• Music and accompaniment. In the case of audiovisual or radio advertisements, music plays a fundamental role in giving the advertisement an emotional tone, a subjective accompaniment that gives it more force or makes it more moving.

What is the structure of an advertisement?

Advertisements, as a rule, have a four-line spatial structure:

  • Headline or heading. The most visible part of the ad, usually at the top or center. Usually includes phrases to capture the attention of the viewer. You can present the name of the product, the benefit it offers, or any other type of seduction strategy.
  • Image body. One or more photographs , images or graphic forms (or sequences of them) that illustrate the meaning of the advertisement, and that usually occupy a central area of the advertisement but without overshadowing the headline.
  • Body of text. It is about the “body” of the ad, that is, what it has to say to convince the viewer or promote the product, and it usually occupies a secondary region within it, once the two previous segments have already captured their attention.
  • Signature elements. The last thing that is perceived, generally. These are "personalized" elements according to the company that is advertised, which includes a logo, a slogan or other graphic elements that constitute the image of the company.

Why is the banner important?

Why is the banner important

Advertising today plays a vital role in promoting consumption and in presenting new products to consumers. So much so that all companies dedicate part of their capital to strengthening their advertising presence in the media.

Its function is also to help companies maintain their presence and visibility on the Internet, through Community Managers for their social networks . In the hyper-connected world of the 21st century, the ability to advertise is vital so as not to disappear in the abundance of data and information.

A good advertisement

For a good advertisement you must have:

  • Product knowledge. It is not possible to sell something that is unknown, or to affirm its benefits if we have no idea what it is, or if we do not know its details. In addition, we run the risk of stating something false, or emphasizing the less favorable details of the product or service, instead of the most striking and seductive.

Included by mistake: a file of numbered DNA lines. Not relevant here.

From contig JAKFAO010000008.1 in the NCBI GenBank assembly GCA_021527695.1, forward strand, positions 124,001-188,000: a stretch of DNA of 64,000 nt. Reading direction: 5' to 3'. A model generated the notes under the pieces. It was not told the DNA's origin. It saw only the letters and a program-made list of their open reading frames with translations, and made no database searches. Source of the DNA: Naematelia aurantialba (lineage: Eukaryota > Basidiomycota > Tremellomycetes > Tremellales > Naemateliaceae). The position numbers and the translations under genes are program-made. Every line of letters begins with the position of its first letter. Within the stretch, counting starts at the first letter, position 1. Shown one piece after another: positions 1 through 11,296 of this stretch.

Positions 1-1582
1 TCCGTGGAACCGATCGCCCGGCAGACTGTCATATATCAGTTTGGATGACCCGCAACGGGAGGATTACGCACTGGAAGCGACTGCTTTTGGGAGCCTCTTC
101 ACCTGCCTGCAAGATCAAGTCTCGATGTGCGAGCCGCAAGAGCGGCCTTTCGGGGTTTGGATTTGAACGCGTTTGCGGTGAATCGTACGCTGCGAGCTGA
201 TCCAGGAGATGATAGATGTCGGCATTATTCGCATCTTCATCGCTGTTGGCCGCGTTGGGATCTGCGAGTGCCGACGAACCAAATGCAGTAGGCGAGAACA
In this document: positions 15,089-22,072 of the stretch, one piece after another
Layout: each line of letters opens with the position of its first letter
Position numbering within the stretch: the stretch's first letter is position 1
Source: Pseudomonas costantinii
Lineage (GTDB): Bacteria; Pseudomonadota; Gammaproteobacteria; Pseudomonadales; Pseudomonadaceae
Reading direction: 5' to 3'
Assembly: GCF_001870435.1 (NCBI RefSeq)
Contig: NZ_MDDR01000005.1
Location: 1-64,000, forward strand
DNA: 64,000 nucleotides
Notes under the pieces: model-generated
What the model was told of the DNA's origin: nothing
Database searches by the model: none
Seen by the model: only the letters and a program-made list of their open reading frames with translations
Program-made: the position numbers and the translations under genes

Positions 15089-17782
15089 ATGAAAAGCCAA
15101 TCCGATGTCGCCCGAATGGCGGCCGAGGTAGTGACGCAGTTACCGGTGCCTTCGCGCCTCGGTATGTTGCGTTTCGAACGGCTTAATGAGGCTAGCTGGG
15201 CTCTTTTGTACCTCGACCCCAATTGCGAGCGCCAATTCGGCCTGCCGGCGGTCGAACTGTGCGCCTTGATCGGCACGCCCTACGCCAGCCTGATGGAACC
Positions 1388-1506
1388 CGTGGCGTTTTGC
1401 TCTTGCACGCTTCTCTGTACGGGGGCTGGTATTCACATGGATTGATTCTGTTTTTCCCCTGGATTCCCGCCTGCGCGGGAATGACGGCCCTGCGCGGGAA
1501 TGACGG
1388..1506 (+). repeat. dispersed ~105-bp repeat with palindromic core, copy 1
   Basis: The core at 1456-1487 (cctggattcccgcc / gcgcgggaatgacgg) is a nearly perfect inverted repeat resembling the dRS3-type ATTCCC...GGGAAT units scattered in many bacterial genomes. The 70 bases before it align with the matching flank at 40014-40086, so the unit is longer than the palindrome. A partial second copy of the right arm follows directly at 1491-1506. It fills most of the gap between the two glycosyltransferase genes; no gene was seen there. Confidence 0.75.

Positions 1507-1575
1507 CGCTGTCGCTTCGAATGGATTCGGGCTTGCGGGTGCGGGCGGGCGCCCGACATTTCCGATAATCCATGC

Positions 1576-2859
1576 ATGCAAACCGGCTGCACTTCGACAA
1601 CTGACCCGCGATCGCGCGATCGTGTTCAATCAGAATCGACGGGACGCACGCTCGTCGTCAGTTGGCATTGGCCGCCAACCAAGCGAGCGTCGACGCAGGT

• Market knowledge. Nor can you sell everything to everyone in the same way. A minimum or general knowledge of the target audience is crucial for a successful advertising campaign, for which numerous niche market studies are carried out, the action (and effectiveness ) of the competing propaganda is studied , in short, one must have an idea of who you are talking to. If not, you run the risk of making an announcement that offends sensitivities or conveys a message that no one wants to hear.
  • Strategies to attract attention. Ads must attract attention and last in the mind, as it is useless for the viewer to instantly forget what they have seen. The idea is that the ad stands out above the rest and remains in the subconscious.

Regulation of advertisements

The laws of each nation have sections to regulate the performance of advertising . This is because advertisers take on some responsibility when placing their ads in public. For example, they must answer to justice in case they promote illegal products or services, or promote them in a deceptive way.

Advertising creativity

Advertising creativity

Banner ads are not devoid of creativity . In fact, many contain narrations , recreations of situations or information arranged in a tangential way, which addresses the product in an original way. There are even prizes for advertising creativity.

Examples of banner ads

Some examples of banner advertisements are:

  • Textual : Gandhi Libraries
  • Mixed : Domino's Pizza
  • Audiovisual : Sprite

The above content published at Collaborative Research Group is for informational and educational purposes only and has been developed by referring to reliable sources and recommendations from experts. We do not have any contact with official entities nor do we intend to replace the information that they emit.


Luke is passionate about fostering student involvement and connection. He studied psychology for his major and likes learning about the past. Luke aims to specialize in artificial intelligence and cybersecurity. .